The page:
Purpose: The aim of this study was to develop and validate a novel gene signature from full-transcriptome data using machine-learning approaches to predict loco-regional control (LRC) of patients with human papilloma virus (HPV)-negative locally advanced head and neck squamous cell carcinoma (HNSCC), who received postoperative radio(chemo)therapy (PORT-C).

Materials and methods: Gene expression analysis was performed using Affymetrix GeneChip Human Transcriptome Array 2.0 on a multicentre retrospective training cohort of 128 patients and an independent validation cohort of 114 patients from the German Cancer Consortium - Radiation Oncology Group (DKTK-ROG). Genes were filtered based on differential gene expression analyses and Cox regression. The identified gene signature was combined with clinical parameters and with previously identified genes related to stem cells and hypoxia. Technical validation was performed using nanoString technology.

Results: We identified a 6-gene signature consisting of four individual genes CAV1, GPX8, IGLV3-25, TGFBI, and one metagene combining the highly correlated genes INHBA and SERPINE1. This signature was prognostic for LRC on the training data (ci = 0.84) and in validation (ci = 0.63) with a significant patient stratification into two risk groups (p = 0.005). Combining the 6-gene signature with the clinical parameters T stage and tumour localisation as well as the cancer stem cell marker CD44 and the 15-gene hypoxia-associated signature improved the validation performance (ci = 0.69, p = 0.001).

Conclusion: We have developed and validated a novel prognostic 6-gene signature for LRC of HNSCC patients with HPV-negative tumours treated by PORT-C. After successful prospective validation the signature can be part of clinical trials on the individualization of radiotherapy.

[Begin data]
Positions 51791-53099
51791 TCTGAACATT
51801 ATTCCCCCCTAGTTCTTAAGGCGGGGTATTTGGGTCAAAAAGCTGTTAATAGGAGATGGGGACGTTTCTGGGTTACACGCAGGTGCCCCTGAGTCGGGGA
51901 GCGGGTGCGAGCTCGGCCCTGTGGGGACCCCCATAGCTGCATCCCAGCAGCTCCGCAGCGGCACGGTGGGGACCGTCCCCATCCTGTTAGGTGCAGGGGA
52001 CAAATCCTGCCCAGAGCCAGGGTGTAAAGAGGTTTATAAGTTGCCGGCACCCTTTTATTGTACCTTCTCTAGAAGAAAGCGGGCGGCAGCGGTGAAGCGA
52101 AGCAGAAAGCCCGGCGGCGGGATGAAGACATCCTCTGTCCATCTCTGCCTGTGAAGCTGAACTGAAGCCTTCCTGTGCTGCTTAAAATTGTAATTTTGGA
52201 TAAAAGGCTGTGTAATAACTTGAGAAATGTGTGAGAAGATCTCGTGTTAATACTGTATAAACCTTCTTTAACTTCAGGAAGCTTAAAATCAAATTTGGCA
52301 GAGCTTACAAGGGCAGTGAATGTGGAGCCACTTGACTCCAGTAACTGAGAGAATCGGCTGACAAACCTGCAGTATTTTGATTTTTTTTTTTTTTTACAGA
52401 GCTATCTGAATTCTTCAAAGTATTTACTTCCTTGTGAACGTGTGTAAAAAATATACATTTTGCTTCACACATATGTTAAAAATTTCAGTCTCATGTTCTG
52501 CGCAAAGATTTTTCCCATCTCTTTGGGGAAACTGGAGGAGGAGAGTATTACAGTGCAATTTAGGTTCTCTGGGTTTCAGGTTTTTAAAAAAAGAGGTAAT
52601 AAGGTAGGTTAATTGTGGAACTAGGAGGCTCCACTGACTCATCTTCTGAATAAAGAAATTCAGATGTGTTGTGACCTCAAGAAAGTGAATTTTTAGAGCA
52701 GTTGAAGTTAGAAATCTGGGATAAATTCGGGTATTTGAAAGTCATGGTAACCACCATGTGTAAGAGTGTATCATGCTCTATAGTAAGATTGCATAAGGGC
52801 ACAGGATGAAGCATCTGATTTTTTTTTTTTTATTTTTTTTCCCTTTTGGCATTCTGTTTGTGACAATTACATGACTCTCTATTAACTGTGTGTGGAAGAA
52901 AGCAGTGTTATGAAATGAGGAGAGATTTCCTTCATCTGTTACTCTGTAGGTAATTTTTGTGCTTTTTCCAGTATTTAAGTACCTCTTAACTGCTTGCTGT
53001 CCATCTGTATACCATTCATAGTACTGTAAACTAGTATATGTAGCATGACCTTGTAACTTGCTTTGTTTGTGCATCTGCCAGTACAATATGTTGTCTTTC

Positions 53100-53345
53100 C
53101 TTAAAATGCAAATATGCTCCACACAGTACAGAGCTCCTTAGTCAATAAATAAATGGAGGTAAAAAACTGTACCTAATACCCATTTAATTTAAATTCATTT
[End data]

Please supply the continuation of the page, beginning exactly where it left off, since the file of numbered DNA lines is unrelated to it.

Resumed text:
Keywords: Cancer stem cells; Gene signature; Head and neck squamous cell carcinoma; Hypoxia; Machine learning

Permalink: https://www.hzdr.de/publications/Publ-36475
Publ.-Id: 36475


Magnetic field assisted electrodeposition of nano-structured metal layers – does it work?

Mutschke, G.; Huang, M.; Skibinska, K.; Eckert, K.; Zabinski, P.

Magnetic fields are a beneficial tool for controlling the mass transport during electrodeposition processes and could possibly be used for improving the manufacturing of nanostructured metal layers. Recently, we found that the local electrolyte flow near ferromagnetic surface elevations of mm size driven by the Lorentz force and the magnetic gradient force can indeed promote their growth, if the magnetic field is oriented perpendicular to the working electrode. To explore the prospects of magnetic fields towards smaller conical structures, we perform experimental and numerical studies on the template-free electrodeposition of conically structured nickel layers, thereby including the discussion of global cell flows.

Keywords: electrodeposition; magnetic field; Lorentz force; Kelvin force; numerical simulation; nanostructured surface

  • Lecture (Conference)
    12th Int. PAMIR Conference on Fundamental and Applied MHD, 04.-08.07.2022, Krakow, Polen

Permalink: https://www.hzdr.de/publications/Publ-36473
Publ.-Id: 36473


Comprehensive Evaluation of Multiple Approaches Targeting ABCB1 to Resensitize Docetaxel-Resistant Prostate Cancer Cell Lines

Linke, D.; Donix, L.; Peitzsch, C.; Erb, H.; Dubrovska, A.; Pfeifer, M.; Thomas, C.; Fuessel, S.; Erdmann, K.